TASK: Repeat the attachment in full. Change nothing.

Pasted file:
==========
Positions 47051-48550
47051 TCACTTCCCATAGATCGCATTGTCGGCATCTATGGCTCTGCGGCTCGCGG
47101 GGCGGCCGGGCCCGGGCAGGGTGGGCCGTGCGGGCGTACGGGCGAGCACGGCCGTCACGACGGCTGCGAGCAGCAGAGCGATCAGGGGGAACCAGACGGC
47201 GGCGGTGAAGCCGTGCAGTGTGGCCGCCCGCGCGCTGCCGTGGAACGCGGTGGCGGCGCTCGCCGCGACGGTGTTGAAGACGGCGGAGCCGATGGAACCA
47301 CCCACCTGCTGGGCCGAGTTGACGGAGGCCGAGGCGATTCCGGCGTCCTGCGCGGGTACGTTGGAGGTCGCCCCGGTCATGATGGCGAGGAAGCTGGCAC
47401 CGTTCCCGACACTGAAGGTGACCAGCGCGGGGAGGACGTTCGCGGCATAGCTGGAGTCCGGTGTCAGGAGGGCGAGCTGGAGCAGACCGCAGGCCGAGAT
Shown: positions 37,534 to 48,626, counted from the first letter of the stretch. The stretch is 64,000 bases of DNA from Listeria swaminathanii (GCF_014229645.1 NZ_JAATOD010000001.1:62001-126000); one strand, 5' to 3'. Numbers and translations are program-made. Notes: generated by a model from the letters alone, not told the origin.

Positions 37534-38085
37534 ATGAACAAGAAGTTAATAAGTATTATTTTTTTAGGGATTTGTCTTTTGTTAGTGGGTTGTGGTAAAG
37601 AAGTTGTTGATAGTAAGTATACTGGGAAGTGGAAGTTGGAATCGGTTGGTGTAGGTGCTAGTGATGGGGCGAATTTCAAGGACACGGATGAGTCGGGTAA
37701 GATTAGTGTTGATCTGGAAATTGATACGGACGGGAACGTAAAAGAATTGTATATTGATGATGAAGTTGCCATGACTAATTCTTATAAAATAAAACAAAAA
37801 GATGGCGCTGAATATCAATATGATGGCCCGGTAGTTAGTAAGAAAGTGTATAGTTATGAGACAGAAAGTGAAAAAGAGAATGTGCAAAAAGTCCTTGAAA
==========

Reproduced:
Positions 47051-48550
47051 TCACTTCCCATAGATCGCATTGTCGGCATCTATGGCTCTGCGGCTCGCGG
47101 GGCGGCCGGGCCCGGGCAGGGTGGGCCGTGCGGGCGTACGGGCGAGCACGGCCGTCACGACGGCTGCGAGCAGCAGAGCGATCAGGGGGAACCAGACGGC
47201 GGCGGTGAAGCCGTGCAGTGTGGCCGCCCGCGCGCTGCCGTGGAACGCGGTGGCGGCGCTCGCCGCGACGGTGTTGAAGACGGCGGAGCCGATGGAACCA
47301 CCCACCTGCTGGGCCGAGTTGACGGAGGCCGAGGCGATTCCGGCGTCCTGCGCGGGTACGTTGGAGGTCGCCCCGGTCATGATGGCGAGGAAGCTGGCAC
47401 CGTTCCCGACACTGAAGGTGACCAGCGCGGGGAGGACGTTCGCGGCATAGCTGGAGTCCGGTGTCAGGAGGGCGAGCTGGAGCAGACCGCAGGCCGAGAT
Shown: positions 37,534 to 48,626, counted from the first letter of the stretch. The stretch is 64,000 bases of DNA from Listeria swaminathanii (GCF_014229645.1 NZ_JAATOD010000001.1:62001-126000); one strand, 5' to 3'. Numbers and translations are program-made. Notes: generated by a model from the letters alone, not told the origin.

Positions 37534-38085
37534 ATGAACAAGAAGTTAATAAGTATTATTTTTTTAGGGATTTGTCTTTTGTTAGTGGGTTGTGGTAAAG
37601 AAGTTGTTGATAGTAAGTATACTGGGAAGTGGAAGTTGGAATCGGTTGGTGTAGGTGCTAGTGATGGGGCGAATTTCAAGGACACGGATGAGTCGGGTAA
37701 GATTAGTGTTGATCTGGAAATTGATACGGACGGGAACGTAAAAGAATTGTATATTGATGATGAAGTTGCCATGACTAATTCTTATAAAATAAAACAAAAA
37801 GATGGCGCTGAATATCAATATGATGGCCCGGTAGTTAGTAAGAAAGTGTATAGTTATGAGACAGAAAGTGAAAAAGAGAATGTGCAAAAAGTCCTTGAAA